Idaho Officials Propose Wolf Baiting to Save Elk Population

Daniel Xu | February 14, 2014


Idaho officials are looking for ways to reverse the decline in the state’s elk numbers, which is caused partly by wolf predation.
Image from Derek Bakken on the Wikimedia Commons

The Idaho Department of Fish and Game (DFG) proposed this week that hunters be allowed to use bait to hunt wolves in the northern part of the state. According to The Spokesman-Review, officials hope that more wolf harvests will decrease the impact of the predators on elk in the upper St. Joe River drainage. The DFG stated that wolves are partly responsible for population decline and strange behavior in elk, including a migration to southeast Idaho that farmers and ranchers are calling an “invasion.”

The Associated Press reported that DFG biologists are increasingly worried about calf ratios. Recent aerial surveys found that the number of elk calves have dropped drastically. The animals are also showing up in habitats unused to supporting elk.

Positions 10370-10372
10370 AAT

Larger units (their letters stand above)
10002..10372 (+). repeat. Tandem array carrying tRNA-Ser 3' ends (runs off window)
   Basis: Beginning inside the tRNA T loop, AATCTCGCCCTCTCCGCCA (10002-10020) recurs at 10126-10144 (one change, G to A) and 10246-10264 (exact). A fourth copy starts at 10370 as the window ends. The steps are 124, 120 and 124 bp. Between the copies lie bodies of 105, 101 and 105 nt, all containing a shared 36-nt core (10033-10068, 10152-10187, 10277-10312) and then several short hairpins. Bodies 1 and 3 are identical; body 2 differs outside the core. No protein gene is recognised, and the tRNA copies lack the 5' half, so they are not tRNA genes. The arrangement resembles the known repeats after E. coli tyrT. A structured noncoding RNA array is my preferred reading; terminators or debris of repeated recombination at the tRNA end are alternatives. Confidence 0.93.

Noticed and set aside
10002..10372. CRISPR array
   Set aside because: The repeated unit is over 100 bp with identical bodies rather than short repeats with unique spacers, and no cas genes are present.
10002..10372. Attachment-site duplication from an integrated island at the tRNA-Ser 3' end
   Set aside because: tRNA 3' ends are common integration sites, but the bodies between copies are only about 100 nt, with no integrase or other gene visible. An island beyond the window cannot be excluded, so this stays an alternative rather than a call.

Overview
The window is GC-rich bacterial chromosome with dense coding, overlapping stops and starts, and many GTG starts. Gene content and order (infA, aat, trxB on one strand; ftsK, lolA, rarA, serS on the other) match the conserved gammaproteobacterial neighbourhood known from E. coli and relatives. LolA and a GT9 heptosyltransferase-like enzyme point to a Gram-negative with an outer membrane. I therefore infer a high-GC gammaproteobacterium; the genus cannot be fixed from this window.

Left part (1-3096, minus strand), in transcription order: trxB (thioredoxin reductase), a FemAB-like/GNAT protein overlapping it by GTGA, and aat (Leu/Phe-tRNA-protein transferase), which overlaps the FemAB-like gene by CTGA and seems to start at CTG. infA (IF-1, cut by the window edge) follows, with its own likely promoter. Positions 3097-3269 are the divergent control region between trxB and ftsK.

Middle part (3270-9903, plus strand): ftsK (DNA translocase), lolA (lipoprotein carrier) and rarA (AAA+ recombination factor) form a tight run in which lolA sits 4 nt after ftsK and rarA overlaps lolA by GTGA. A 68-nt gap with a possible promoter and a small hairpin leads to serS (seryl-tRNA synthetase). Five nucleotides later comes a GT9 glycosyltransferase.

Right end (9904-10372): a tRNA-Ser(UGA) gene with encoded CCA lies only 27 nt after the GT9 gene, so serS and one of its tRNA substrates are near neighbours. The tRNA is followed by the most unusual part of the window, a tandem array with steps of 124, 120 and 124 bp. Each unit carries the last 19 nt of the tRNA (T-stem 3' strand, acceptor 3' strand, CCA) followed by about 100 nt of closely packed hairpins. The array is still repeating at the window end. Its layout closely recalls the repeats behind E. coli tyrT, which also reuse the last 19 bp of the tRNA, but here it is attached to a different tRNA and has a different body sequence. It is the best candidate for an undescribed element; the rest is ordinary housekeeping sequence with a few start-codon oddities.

“One of the things that has changed is elk distribution,” Fish and Game program coordinator Toby Boudreau told Boise State Public Radio. “Over the past 15 years we’ve seen elk populations increase in places that we really didn’t have elk in the mid to late 90s.”

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